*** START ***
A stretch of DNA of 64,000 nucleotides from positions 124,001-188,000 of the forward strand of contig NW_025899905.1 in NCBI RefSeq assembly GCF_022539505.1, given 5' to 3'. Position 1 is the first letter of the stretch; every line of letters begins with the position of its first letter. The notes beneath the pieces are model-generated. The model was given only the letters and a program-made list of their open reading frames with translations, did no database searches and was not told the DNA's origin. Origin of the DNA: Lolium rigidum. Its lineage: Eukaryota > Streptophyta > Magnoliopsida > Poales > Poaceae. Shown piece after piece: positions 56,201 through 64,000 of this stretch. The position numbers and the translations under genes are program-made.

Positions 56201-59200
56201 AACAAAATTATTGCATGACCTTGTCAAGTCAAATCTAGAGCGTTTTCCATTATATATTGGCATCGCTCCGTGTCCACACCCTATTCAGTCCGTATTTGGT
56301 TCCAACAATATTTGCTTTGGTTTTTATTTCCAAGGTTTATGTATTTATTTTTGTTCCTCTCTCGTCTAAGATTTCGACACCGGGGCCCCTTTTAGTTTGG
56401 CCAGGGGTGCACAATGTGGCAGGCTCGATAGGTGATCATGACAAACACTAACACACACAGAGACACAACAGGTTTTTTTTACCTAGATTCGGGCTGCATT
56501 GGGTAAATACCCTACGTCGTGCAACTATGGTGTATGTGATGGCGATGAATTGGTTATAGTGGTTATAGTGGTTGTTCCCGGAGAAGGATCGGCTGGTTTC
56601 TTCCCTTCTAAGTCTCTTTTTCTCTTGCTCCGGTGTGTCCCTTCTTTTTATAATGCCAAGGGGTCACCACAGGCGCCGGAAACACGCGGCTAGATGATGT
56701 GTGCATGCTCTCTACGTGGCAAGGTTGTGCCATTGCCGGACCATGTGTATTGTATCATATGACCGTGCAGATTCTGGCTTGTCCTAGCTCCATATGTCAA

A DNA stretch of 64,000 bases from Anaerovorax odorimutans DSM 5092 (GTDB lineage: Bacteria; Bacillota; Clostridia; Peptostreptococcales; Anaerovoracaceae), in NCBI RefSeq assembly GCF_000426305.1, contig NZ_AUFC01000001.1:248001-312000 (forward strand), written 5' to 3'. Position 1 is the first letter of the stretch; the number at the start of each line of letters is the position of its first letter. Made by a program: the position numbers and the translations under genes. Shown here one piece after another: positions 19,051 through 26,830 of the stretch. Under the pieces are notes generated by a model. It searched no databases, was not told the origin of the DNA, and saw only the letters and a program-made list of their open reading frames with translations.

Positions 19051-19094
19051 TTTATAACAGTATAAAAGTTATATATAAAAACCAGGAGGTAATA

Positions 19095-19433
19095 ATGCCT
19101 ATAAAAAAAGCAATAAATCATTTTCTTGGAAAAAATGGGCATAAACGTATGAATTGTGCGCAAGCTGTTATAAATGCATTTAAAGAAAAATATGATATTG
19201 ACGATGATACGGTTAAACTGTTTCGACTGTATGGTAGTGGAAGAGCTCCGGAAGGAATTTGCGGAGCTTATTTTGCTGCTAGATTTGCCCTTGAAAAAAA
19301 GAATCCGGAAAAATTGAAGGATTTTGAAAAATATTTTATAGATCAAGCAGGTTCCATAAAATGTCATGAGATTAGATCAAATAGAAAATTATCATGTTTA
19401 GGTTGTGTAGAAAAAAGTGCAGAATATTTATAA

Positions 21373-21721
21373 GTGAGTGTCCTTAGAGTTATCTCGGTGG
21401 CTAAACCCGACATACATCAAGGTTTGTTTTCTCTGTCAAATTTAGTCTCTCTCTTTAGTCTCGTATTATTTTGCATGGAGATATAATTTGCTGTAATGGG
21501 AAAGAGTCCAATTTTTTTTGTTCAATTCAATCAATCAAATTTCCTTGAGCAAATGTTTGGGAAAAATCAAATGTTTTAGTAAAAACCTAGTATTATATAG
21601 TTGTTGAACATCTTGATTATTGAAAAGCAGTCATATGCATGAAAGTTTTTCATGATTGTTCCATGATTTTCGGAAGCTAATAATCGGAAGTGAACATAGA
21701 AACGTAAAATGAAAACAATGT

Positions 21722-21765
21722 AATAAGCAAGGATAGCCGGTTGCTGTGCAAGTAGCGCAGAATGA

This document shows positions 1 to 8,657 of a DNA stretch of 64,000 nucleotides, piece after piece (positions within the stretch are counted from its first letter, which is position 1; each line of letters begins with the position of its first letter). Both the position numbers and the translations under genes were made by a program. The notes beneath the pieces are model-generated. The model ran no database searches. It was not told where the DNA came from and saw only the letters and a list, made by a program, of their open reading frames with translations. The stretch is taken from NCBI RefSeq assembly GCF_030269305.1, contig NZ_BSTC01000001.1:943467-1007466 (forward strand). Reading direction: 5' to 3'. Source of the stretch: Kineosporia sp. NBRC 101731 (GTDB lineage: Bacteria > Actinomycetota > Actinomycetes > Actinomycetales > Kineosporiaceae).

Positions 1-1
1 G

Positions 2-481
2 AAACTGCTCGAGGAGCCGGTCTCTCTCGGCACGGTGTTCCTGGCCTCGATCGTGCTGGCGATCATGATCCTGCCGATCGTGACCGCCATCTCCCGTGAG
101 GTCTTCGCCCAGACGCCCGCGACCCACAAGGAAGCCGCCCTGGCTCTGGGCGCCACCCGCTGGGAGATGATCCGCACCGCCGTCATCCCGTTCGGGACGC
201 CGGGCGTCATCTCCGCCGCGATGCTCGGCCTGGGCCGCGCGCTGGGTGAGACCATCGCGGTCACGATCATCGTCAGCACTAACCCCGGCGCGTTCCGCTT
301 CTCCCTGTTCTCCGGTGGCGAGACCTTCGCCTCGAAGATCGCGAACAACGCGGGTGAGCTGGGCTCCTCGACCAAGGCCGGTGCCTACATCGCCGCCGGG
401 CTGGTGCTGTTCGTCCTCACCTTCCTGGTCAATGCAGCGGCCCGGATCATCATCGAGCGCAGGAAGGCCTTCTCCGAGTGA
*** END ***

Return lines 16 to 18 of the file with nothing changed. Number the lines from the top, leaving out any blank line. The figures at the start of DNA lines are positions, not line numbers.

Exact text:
19301 GAATCCGGAAAAATTGAAGGATTTTGAAAAATATTTTATAGATCAAGCAGGTTCCATAAAATGTCATGAGATTAGATCAAATAGAAAATTATCATGTTTA
19401 GGTTGTGTAGAAAAAAGTGCAGAATATTTATAA

Positions 21373-21721